BREAK TIME IS OVER THE BREEDERS — ‘All Nerve’
THE GOOD: American alt-rockers the Breeders return with the classic “Last Splash” lineup for a fifth full-length album.
THE BAD: No.
THE NITTY GRITTY: The Breeders only made five albums? Yeah, I thought there were more too, but “Safari” was an EP, the Amps was another Kim Deal thing that SOUNDED like the Breeders, and there are a lot of B-sides.
“All Nerve” isn’t the second coming of “Last Splash.” The new record isn’t as instantly catchy, and the songs visit some murky places. However, it’s just as powerful. The Deal sisters have matured, and despite the fact they can still crank out something as punchy and infectious as “Nervous Mary” and “Wait in the Car,” the more intensely emotional moments such as “Dawn: Making an Effort” come more naturally these days.
However, “more emotional” doesn’t mean “mellowed out.” “All Nerve” does breathe, drums go down-tempo in spots, and there are brief silences. Yet these songs are still razor-sharp and can’t be contained.
BUY IT?: Yes.

DAVID BYRNE — ‘American Utopia’ 
THE GOOD: Ex-Talking Heads frontman David Byrne comes back with his first proper solo outing (collaborative albums NOT included) in 14 years.
THE BAD: “Utopia” may NOT be perfect, but at least the 66-year-old musician still takes chances.
THE NITTY GRITTY: The record is part of a larger multimedia project called “Reasons to be Cheerful,” which hopefully brings optimism to our tumultuous times, yet the music stands on its own.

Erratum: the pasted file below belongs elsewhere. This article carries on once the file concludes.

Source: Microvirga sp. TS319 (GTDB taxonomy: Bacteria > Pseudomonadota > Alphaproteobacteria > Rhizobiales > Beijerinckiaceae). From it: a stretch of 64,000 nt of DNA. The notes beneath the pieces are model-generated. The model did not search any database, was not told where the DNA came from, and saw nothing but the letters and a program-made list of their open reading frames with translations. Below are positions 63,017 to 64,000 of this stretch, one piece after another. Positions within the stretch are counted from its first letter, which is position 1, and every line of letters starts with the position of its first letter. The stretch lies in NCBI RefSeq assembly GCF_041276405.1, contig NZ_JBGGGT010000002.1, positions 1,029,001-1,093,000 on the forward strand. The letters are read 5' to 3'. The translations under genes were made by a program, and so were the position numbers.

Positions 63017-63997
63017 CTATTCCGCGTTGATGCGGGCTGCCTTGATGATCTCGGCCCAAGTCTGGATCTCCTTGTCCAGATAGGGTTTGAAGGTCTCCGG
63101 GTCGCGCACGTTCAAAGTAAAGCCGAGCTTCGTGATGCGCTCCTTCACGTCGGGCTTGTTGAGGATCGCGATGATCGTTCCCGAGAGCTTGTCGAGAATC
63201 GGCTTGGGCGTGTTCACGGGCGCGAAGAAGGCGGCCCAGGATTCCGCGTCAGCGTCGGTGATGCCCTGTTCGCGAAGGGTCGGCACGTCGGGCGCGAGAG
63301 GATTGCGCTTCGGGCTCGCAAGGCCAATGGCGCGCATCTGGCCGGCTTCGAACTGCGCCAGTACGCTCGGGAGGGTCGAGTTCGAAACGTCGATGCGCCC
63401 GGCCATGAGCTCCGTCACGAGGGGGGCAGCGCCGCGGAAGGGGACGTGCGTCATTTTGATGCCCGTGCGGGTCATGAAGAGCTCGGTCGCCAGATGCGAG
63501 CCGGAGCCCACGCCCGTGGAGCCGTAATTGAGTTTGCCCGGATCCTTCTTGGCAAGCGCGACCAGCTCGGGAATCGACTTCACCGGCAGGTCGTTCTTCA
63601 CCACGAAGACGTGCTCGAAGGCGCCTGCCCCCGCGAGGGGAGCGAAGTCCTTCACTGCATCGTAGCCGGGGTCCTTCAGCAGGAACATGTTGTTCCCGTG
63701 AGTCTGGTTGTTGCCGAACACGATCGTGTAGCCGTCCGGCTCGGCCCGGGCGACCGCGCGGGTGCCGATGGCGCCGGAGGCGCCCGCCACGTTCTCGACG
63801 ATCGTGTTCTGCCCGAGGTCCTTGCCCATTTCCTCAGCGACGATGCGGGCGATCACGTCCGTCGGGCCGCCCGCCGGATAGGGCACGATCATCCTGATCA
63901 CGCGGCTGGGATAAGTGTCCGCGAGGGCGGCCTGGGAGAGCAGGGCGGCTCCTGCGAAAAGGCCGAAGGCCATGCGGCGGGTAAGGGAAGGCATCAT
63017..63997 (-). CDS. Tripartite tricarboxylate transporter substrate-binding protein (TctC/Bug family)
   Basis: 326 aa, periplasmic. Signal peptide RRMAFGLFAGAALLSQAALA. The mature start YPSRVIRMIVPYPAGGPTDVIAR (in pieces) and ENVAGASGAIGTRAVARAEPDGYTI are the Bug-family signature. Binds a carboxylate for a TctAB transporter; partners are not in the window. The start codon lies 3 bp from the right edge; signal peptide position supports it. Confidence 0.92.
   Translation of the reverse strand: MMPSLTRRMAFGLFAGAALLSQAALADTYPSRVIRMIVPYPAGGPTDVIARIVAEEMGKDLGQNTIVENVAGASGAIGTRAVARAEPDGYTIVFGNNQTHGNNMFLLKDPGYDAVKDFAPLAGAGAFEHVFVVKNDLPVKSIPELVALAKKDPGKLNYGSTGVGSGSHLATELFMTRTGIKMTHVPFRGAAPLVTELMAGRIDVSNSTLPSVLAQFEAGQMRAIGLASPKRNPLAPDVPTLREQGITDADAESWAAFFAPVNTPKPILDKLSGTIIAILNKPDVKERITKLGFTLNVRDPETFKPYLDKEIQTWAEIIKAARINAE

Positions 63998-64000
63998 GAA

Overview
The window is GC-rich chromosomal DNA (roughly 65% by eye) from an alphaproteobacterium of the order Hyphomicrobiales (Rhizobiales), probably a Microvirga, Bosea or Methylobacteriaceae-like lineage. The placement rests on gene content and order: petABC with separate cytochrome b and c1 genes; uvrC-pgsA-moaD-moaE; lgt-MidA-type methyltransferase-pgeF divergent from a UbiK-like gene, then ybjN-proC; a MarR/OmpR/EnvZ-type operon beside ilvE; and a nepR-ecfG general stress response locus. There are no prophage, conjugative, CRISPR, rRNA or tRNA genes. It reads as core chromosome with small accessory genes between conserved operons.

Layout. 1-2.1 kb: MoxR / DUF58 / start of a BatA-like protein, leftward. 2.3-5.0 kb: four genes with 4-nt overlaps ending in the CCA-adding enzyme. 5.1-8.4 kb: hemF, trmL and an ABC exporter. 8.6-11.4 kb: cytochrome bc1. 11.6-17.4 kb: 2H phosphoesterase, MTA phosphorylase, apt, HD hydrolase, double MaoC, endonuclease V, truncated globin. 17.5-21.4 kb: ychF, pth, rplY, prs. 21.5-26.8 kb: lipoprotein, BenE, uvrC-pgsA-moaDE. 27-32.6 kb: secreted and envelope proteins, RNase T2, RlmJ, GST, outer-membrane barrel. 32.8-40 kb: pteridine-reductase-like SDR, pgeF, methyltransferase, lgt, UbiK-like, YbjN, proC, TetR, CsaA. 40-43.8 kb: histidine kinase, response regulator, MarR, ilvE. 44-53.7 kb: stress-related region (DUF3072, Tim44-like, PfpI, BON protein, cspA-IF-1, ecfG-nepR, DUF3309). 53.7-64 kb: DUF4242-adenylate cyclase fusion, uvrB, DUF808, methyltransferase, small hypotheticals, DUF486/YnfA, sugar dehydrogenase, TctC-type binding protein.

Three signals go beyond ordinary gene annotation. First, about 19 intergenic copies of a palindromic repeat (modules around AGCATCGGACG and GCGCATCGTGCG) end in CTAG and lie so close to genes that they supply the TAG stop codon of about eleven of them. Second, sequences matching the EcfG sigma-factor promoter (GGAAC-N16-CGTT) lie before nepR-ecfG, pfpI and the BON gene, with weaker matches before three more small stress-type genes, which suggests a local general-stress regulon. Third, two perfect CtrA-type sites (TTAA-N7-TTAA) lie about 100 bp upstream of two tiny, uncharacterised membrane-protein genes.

Byrne brings together elements from his past, such as island rhythms (“Every Day Is a Miracle”), dark new wave (“Bullet”) and intense, body-shaking grooves (“Everybody’s Coming to my House”). The new musical combinations work for the most part, and while there may be a few lyrical hiccups along the way, “American Utopia” does what it sets out to do.
That is, the songs make us FEEL the world around us, while bringing on a few smiles, a couple of somber moments and some food for thought to ponder after the final notes fade out.
BUY IT?: Surely.

EELS — ‘The Deconstruction’
THE GOOD: Eels, that would be singer/songwriter Mark Oliver Everett and whoever else showed up this time, comes back with its (his) 12th.
THE BAD: Despite a four-year break from music, Everett immediately retreats to his comfort zone. Don’t expect any shake-ups. Not “bad” if you’ve remained a fan since the man was simply known as “E” back in the early ’90s.
THE NITTY GRITTY: You get the usual mix of soft, intimate songs and beat-heavy tracks, all featuring Everett’s knack for catchy melodies and copious amounts of self-reflection. Expected touches include ghostly choirs floating in and out of the room at various times, subtle patches of funk, moody strings and the occasional burst of sunny (don’t be fooled — Everett still has issues) pop.
In other words, you’ve been here at least 10 times before. And “Deconstruction” peaks early. The first half is quite good; the second half drags a little. Still, every Eels record has its memorable bits. Swing by if you’re feeling melancholy or listless.
BUY IT?: Your call.

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